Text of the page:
Friday, December 26, 2008

Poetry in A Practical Guide to Racism

I finished reading A Practical Guide to Racism by C.H. Dalton the other day. According to the Web site, the book "tackles America’s tragic flaw from a new, illuminating perspective" and "is divided into nine chapters, one for each of the nine races: Whites, Blacks, Jews, Asians, Indians (and Injuns), Arabs, Gypsies, Hispanics, and Merpeople. In each chapter, Dalton provides a comprehensive and unapologetic handbook to the race in question, as well as a history of their oppression, and a guide to the stereotypes about them and their basis in fact."

Lo and behold, even in this satirical treatise, poetry rears its head:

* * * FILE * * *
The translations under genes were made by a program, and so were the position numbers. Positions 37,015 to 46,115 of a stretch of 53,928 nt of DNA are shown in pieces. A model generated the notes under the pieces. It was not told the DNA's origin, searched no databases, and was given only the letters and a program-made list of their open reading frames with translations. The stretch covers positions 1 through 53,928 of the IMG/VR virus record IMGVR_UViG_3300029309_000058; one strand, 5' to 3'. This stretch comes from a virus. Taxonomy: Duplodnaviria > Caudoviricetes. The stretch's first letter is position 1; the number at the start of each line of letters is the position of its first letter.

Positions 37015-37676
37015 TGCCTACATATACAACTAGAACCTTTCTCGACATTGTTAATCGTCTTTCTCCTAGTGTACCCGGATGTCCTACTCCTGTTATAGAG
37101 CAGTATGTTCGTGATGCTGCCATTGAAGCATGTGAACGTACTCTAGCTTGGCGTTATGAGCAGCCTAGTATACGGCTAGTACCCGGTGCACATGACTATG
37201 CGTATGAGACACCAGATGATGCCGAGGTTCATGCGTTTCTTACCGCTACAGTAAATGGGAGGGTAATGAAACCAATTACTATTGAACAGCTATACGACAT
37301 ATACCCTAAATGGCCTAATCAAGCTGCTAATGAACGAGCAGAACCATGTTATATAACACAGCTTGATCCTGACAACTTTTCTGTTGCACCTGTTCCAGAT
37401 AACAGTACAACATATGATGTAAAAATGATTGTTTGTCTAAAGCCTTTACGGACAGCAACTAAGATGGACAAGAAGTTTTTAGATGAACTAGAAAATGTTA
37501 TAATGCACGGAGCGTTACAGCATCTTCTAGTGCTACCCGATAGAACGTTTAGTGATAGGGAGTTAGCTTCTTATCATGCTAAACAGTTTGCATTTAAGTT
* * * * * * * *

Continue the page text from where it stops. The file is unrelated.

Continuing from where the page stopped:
"Burma is famous for the smooth comfort of its affordable native shaving creams, and Burmese poets have long celebrated them in verse. Here is a typical example by an anonymous author:
A shave
that's real
no cuts to heal
a soothing
velvet after-feel
Burma Shave

(p. 102)

"How do I know so much about Merpeople, you ask? Field research. The same way that great ethnographer, Samuel Taylor Coleridge, found the ancient Asian city of Xanadu, I was able to 'chase the dragon' all the way to the bottom of the ocean. Of course, opium is not yet widely accepted as a historiographic method, but it provides an unbeatable firsthand experience."
(p. 109)

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